The prize is awarded annually in recognition of outstanding achievement in engineering research in the fields of medical, microwave and radar or laser/optoelectronic engineering, with the prize fund awarded to support further research led by the recipient. This year’s theme is medical engineering and technology.
Included in the 2020 shortlist are:
- Dr Gregoire Courtine is Full Professor of Neuroscience and Neurotechnology in the Center for Neuroprosthetics at the Swiss Federal Institute of Technology Lausanne. He also works in the department of Neurosurgery at the University Hospital Lausanne (CHUV) where he is director of the Defitech Center for Interventional Neurotherapies (NeuroRestore). His passion for translational neurosciences has fuelled his research in the development of neurotechnologies to improve recovery from neurological disorders.
- Warren M. Grill is the Edmund T. Pratt, Jr. School Distinguished Professor of Biomedical Engineering at Duke University. His research interests are in neural engineering and neuromodulation and include model-based design and analysis and quantitative physiology with applications to restoration of bladder function, treatment of movement disorders with deep brain stimulation, electrical stimulation for treatment of pain, and vagus nerve stimulation for regulation of organ function.
- Professor Chris Hancock is the founder of Creo Medical Group PLC with over 20 years’ experience in medical device research, innovation and development. He has dedicated the last 22 years to researching and developing novel therapeutic systems and devices, based on the generation and control of electromagnetic energy at a range of frequencies, to successfully address a number of unmet clinical needs.
- Professor Dean Ho is Provost’s Chair Professor of Biomedical Engineering and Pharmacology, Director of the N.1 Institute for Health (N.1), Director of the Institute for Digital Medicine (WisDM), and Head of the Department of Biomedical Engineering at the National University of Singapore. At N.1 and WisDM, Prof. Ho has led multiple pioneering clinical studies with CURATE.AI to use only a patient’s own data to personalise treatment for the entire duration of care.
- Professor Stéphanie P. Lacour holds the Bertarelli Foundation Chair in Neuroprosthetic Technology at the School of Engineering at the Ecole Polytechnique Fédérale de Lausanne. Since January 2017, she is full professor in Microengineering and Bioengineering at EPFL. Bioelectronics integrates principles of electrical engineering to biology, medicine and ultimately health. Stéphanie’s lab challenges and seeks to advance fundamental concepts in man-made electronic systems applied to biology. Specifically, the focus is on designing and manufacturing electronic devices with mechanical properties close to those of the host biological tissue so that long-term reliability and minimal perturbation are induced in vivo and/or truly wearable systems become possible.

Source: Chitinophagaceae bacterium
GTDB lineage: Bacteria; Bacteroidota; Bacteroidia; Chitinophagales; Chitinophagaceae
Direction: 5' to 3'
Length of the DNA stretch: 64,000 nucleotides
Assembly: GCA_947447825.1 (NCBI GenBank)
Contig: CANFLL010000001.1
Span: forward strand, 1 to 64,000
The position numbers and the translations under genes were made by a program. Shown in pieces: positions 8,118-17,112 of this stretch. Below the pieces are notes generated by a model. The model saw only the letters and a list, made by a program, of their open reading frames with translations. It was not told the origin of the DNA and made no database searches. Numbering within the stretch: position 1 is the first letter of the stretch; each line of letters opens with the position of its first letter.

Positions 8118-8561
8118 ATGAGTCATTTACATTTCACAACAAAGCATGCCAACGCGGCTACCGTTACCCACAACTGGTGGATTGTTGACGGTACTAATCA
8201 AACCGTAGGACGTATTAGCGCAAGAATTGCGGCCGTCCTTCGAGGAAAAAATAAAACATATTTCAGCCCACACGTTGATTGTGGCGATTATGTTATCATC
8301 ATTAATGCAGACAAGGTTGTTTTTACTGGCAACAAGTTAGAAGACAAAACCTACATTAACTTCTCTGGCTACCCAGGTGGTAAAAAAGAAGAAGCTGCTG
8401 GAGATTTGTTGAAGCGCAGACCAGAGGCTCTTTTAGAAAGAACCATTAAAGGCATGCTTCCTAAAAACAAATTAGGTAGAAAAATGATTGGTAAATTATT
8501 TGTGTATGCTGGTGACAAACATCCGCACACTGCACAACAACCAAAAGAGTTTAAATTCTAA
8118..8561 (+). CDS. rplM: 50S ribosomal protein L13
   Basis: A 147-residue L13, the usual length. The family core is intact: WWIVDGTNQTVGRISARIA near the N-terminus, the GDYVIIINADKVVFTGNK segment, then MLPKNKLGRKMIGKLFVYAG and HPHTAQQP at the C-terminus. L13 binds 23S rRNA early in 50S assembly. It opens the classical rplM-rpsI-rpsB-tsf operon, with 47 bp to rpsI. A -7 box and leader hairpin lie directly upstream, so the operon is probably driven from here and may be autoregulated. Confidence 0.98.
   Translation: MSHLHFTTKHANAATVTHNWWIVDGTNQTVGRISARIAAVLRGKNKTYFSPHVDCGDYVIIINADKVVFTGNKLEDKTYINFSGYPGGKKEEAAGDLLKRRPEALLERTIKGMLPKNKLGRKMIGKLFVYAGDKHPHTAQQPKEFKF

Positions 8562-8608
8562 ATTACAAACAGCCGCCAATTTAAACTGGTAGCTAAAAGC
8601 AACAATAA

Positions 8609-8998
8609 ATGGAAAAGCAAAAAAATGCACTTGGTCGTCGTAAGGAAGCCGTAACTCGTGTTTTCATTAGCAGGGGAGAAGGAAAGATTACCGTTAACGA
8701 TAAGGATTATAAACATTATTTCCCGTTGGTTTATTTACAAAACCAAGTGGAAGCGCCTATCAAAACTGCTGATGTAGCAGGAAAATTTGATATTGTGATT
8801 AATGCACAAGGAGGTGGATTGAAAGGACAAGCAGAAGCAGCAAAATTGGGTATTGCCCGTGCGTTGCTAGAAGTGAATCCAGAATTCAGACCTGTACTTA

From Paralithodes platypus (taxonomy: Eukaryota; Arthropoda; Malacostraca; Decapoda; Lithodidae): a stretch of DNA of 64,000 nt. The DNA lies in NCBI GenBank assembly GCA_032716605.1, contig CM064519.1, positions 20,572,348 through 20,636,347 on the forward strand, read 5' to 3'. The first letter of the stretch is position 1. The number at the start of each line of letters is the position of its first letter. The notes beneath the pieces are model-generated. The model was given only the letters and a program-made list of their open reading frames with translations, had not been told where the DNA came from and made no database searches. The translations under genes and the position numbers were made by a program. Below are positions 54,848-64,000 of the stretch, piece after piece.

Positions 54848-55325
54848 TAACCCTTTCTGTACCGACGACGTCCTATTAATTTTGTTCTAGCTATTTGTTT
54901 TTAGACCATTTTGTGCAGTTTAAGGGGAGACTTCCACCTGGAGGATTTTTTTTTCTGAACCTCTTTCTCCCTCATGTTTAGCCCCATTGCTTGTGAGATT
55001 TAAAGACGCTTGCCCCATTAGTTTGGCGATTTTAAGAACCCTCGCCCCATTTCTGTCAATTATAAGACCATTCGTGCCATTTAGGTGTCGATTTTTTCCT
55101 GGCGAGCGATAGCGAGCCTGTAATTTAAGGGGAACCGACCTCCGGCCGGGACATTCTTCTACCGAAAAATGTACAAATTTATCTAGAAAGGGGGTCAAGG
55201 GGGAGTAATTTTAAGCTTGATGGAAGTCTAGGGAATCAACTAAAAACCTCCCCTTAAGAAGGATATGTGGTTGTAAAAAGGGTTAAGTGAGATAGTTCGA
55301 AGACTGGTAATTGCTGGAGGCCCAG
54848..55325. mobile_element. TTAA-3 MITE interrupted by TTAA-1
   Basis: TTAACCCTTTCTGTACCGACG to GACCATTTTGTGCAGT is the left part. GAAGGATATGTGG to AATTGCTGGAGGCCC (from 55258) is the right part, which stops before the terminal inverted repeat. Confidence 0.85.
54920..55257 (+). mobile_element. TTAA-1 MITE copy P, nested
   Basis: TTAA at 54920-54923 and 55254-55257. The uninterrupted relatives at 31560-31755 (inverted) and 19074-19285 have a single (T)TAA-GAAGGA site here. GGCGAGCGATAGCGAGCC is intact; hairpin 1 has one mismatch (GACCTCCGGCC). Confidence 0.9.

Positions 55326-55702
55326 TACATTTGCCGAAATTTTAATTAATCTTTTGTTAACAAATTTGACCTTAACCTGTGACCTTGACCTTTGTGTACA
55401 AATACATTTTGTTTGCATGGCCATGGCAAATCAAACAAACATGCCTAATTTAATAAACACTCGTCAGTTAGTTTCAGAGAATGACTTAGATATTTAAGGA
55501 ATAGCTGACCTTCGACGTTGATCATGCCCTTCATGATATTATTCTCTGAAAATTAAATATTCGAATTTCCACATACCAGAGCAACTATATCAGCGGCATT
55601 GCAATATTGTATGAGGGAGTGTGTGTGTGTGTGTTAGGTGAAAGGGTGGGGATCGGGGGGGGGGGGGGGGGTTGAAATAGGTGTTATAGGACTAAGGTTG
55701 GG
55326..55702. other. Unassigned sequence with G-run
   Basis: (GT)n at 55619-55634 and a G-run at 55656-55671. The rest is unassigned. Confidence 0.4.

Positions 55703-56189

Sir John O’Reilly, Chair of the IET’s Search and Selection Panel for the Prize, said: “The A F Harvey Engineering Research Prize recognises the outstanding research achievements of the recipient, from anywhere in the world, who is identified through a search and selection process conducted by a panel of international experts from around the globe.
“We are incredibly proud, through the generous legacy from the late Dr A F Harvey to be able to recognise and support the furtherance of pioneering engineering research in these fields and thereby their subsequent impact in advancing the world around us. I’d like to congratulate our five finalists.”
The IET’s A F Harvey prize is named after Dr A F Harvey who bequeathed a generous sum of money to the IET for a trust fund to be set up in his name to further research in the specified fields.
The prize winner will be chosen from a shortlist of five candidates and announced in December 2020. The winning researcher will deliver a keynote lecture on their research at IET London: Savoy Place in spring 2021.
For more information, visit: www.theiet.org/harvey